Well, I haven't spent any time writing Outlook add-ins as I'd imagined.  Instead, here's something positive and something nagative from my experiences so far with Getting Things Done and the Outlook add-in:

On the plus side:

  • Contexts are great.  Putting things onto a todo list and pre-categorizing them based on the context in which you want to do them is great.  This is super helpful.  When I have a few quiet hours in the morning, I can do the things that require concentration.  When I'm between meetings or only have a few minutes free here or there, I can work on lots of those thigns that take 5-15 minutes.  For me, I've created two key contexts that I use for work @small and @medium.  @small things are the ones I can do really anytime (when I'm at a computer -- which is almost all the time I want to be actually working).  @medium ones are the ones that take more then 5-10 minutes.  Those I actually try to schedule onto my calendar into slots that don't have meetings.  I've just started this new approach (using TaskLine to lay out the tasks automatically for me).  We'll see if it actually works.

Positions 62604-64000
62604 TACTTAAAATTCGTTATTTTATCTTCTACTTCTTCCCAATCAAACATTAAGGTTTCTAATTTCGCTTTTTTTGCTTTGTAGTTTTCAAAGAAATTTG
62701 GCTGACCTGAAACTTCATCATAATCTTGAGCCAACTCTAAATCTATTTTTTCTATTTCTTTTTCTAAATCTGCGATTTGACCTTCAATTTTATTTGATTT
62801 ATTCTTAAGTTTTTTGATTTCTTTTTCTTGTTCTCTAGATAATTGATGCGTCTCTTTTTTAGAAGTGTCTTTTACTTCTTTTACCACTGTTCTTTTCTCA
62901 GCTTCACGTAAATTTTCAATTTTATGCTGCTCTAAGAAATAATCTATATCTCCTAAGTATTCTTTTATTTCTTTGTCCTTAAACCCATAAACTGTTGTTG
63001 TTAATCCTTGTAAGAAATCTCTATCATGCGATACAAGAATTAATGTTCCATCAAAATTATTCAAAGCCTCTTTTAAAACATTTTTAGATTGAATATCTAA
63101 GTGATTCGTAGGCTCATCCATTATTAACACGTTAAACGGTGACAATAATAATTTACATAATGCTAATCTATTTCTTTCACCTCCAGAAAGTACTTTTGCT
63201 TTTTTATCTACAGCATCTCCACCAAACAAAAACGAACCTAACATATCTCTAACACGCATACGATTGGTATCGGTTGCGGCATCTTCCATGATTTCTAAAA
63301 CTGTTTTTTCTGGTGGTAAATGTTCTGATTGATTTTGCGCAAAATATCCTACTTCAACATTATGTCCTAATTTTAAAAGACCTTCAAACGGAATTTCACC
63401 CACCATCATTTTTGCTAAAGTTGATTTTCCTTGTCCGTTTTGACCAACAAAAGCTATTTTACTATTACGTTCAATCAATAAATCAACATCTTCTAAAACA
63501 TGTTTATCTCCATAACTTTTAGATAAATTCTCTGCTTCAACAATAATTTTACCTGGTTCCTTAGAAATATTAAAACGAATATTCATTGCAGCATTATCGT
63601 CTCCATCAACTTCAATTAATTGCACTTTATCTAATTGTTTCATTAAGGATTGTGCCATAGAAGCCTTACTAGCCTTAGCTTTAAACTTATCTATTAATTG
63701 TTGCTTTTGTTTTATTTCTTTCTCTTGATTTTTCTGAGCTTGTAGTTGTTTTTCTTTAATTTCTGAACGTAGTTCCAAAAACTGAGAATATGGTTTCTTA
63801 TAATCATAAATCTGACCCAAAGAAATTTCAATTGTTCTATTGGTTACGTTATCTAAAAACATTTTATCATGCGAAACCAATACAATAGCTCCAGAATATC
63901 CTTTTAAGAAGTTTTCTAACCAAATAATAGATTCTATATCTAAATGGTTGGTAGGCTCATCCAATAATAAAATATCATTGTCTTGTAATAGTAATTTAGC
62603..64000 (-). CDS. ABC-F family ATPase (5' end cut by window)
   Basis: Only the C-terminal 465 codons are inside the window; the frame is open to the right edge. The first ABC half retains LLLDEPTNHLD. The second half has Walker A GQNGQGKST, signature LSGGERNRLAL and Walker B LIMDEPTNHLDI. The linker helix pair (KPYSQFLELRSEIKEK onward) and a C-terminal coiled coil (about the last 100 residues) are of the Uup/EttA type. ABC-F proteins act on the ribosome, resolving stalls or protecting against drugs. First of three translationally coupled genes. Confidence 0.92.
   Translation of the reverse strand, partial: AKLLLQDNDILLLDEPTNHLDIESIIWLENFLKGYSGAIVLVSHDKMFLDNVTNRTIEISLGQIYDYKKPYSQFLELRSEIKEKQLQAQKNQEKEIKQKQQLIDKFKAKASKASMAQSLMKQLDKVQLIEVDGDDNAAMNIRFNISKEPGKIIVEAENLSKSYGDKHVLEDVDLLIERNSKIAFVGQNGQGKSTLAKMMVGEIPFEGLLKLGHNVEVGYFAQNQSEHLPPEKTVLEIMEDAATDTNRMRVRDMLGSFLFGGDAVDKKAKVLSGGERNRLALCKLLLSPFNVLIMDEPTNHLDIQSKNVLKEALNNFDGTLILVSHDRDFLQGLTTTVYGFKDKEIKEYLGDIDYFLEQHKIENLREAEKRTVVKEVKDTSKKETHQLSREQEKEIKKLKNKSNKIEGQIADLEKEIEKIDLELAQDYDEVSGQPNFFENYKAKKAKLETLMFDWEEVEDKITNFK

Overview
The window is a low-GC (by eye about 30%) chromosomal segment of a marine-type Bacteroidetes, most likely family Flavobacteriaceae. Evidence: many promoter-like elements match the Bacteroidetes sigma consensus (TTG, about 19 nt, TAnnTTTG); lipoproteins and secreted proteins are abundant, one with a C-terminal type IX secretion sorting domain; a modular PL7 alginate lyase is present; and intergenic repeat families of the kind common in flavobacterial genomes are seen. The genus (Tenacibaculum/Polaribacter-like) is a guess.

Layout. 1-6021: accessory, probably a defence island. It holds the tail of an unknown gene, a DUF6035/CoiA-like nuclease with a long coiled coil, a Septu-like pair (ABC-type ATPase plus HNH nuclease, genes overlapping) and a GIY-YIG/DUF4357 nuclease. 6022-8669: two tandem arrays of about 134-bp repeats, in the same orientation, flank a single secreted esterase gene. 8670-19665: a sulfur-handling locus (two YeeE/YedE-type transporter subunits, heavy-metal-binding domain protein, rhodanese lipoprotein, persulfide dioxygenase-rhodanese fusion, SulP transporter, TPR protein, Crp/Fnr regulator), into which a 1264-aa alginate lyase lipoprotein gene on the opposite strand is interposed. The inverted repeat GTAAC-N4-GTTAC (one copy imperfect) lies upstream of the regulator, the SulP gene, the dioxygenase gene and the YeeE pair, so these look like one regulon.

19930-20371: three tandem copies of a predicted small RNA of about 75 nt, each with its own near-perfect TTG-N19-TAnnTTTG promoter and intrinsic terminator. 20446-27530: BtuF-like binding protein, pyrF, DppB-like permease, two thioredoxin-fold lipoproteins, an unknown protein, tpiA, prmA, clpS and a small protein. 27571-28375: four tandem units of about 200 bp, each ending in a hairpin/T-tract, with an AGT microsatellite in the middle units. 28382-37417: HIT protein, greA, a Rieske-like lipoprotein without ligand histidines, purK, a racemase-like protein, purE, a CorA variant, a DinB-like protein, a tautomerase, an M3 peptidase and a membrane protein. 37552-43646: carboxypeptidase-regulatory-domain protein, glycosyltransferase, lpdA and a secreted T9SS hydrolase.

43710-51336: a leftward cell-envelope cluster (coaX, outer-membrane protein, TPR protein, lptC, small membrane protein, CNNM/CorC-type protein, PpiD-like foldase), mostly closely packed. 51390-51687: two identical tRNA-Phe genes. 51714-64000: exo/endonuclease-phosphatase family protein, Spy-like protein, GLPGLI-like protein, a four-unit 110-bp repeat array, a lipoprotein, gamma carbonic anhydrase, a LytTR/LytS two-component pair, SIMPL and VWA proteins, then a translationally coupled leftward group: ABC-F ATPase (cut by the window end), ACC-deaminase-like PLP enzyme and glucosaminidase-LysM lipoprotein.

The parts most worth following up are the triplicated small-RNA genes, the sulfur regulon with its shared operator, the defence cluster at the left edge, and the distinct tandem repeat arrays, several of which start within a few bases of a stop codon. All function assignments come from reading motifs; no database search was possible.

On the negative side:

  • Lower priority items can drift forever.  This is one of the things that I wanted to solve when I started using GTD.  The basic problem I have is that something gets assigned a low priority when I put it on my todo list.  And it really is low compared to other stuff.  Then I work on my high-pri items all the time.  And I have enough high and medium-pri stuff to do that I never get to the low priorities.  Which is fine and appropriate for a few days or even a week.  But sometimes these things just keep slipping out forever.  Very bad.  Maybe some way to raise the priority of things as they age?